The political fusion of imperialist militarists confronting Russia at the cost of strategic economic relations and Zionist-militarists pursuing Israeli regional power has led to multiple failed military adventures and tremendous global economic losses.

The Western Hemisphere The application of the militarist strategy as well as the relative decline of economic hegemony has led to strategic defeats and failures in the Western Hemisphere.  In late 2001, Washington challenged and threatened to take reprisals against President Chavez for refusing to submit to Bush’s ‘war on terror.’  Chavez at the time informed a bellicose representative of the State Department (Grossman) that, “We don’t fight terror with terror.”  Less than 6 months later in April 2003, Washington backed a failed military coup and between December 2002 to February 2003, a failed bosses lockout.  The failure of the US militarist strategy devastated Washington’s military and ruling class clients, and radicalized the Chavez Government.  As a consequence, the Venezuelan leader proceeded to nationalize oil and petrol sectors and develop strategic ties with countries that compete with or oppose the US Empire, such as, Cuba, Iran, China and Russia.  Venezuela signed strategic economic agreements in Latin America with Argentina, Bolivia, Ecuador, Cuba and Nicaragua.  While Washington poured over $6 billion dollars in military aid to Colombia, Venezuela signed petrol and gas investment and trade agreements with most of the Central American and Caribbean countries, severely challenging Washington’s influence in the region.

High commodity prices, booming Asian markets, unacceptable US tariffs and subsidies led to the relative independence of Latin America’s ‘national capitalist’ regimes, who embraced ‘neo-liberalism’ without the constraints of the IMF or the dictates of Washington.  In these circumstances the US lost most of its leverage – except Colombia’s military threats – to pressure Latin America to isolate Chavez – or even Cuba.  Washington’s military strategy led to its self-isolation.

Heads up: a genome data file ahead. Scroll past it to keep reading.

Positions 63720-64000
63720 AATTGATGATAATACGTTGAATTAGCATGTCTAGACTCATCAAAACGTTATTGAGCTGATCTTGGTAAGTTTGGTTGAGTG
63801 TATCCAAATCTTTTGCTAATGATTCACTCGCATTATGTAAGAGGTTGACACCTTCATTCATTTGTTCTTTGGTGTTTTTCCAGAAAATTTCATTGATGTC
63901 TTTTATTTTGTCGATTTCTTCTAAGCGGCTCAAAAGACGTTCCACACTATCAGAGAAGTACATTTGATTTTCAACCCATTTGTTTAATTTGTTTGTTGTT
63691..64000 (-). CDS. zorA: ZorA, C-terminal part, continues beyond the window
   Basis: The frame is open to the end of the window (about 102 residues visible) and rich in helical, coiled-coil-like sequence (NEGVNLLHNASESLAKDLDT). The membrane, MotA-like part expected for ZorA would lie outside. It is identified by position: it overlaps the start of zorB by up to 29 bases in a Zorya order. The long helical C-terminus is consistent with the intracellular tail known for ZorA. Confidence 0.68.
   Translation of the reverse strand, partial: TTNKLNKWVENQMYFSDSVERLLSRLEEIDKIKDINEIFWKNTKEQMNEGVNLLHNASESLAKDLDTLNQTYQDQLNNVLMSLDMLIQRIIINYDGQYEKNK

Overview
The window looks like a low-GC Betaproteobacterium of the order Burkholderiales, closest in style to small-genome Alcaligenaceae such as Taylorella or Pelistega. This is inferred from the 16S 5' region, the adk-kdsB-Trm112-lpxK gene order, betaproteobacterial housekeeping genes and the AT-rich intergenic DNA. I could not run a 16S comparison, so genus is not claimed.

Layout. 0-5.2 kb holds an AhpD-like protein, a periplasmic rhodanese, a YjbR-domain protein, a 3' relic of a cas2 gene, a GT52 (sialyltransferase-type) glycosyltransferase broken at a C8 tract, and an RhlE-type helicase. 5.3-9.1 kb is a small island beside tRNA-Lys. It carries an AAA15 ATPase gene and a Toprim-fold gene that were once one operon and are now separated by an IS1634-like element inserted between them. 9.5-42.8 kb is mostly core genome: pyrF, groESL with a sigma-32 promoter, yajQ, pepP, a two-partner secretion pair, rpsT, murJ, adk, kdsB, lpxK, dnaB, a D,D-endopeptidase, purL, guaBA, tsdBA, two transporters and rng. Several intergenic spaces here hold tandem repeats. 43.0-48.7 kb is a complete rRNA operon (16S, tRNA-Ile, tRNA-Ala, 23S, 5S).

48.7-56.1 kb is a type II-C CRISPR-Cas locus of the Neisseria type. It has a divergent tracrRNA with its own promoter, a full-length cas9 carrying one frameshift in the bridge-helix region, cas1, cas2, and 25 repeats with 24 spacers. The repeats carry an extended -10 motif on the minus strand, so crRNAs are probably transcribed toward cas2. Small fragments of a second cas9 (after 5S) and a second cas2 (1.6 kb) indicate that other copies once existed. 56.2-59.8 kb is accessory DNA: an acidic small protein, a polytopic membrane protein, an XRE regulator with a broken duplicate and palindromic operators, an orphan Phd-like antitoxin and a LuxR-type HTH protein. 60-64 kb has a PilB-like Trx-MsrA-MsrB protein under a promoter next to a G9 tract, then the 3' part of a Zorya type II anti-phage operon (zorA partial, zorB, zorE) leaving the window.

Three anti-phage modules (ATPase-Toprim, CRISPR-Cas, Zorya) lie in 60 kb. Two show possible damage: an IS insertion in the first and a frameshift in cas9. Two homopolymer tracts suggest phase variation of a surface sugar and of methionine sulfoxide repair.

Overseas Consequences of Failed Military Strategies 

Isolation in Latin American can not be overcome because Washington’s pursuit of empire via prolonged military aggression  - in the rest of the world and in Latin America –can not compete with the profits, wealth, investment and trade opportunities offered to the ruling classes of Latin America by the new markets in Russia, the Middle East, Asia and by oil rich Venezuela.

Washington’s militarist imperial strategy is evident in its dual policies:  Prioritizing the spending of $6 billion in military aid to repressive Colombia while sacrificing $10 billion in trade, investments and profits with oil rich Venezuela.  Washington has spent over $500 billion in wars in Afghanistan and Iraq; billions are spent in war preparations against Iran; over $3 billion annually for Israel’s military; all the time losing hundreds of billions of dollars in trade and investment with Latin America.

The most striking aspect of this historical contrast is that the military spending embedded in military-centered empire building has failed even its minimum goal of gaining political control, military outposts and strategic resources for war.  In contrast, global market competitors have secured access and control over strategic economic resources, and signed lucrative political co-operation agreements without costly military commitments.